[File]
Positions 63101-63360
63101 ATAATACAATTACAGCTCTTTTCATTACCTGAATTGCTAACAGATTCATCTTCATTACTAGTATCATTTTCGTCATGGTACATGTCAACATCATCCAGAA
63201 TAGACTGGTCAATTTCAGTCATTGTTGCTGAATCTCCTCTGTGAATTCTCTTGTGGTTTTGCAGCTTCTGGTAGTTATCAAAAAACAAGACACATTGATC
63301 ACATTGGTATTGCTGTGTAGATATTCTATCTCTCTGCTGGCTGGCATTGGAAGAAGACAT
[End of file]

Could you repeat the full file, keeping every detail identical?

Positions 63101-63360
63101 ATAATACAATTACAGCTCTTTTCATTACCTGAATTGCTAACAGATTCATCTTCATTACTAGTATCATTTTCGTCATGGTACATGTCAACATCATCCAGAA
63201 TAGACTGGTCAATTTCAGTCATTGTTGCTGAATCTCCTCTGTGAATTCTCTTGTGGTTTTGCAGCTTCTGGTAGTTATCAAAAAACAAGACACATTGATC
63301 ACATTGGTATTGCTGTGTAGATATTCTATCTCTCTGCTGGCTGGCATTGGAAGAAGACAT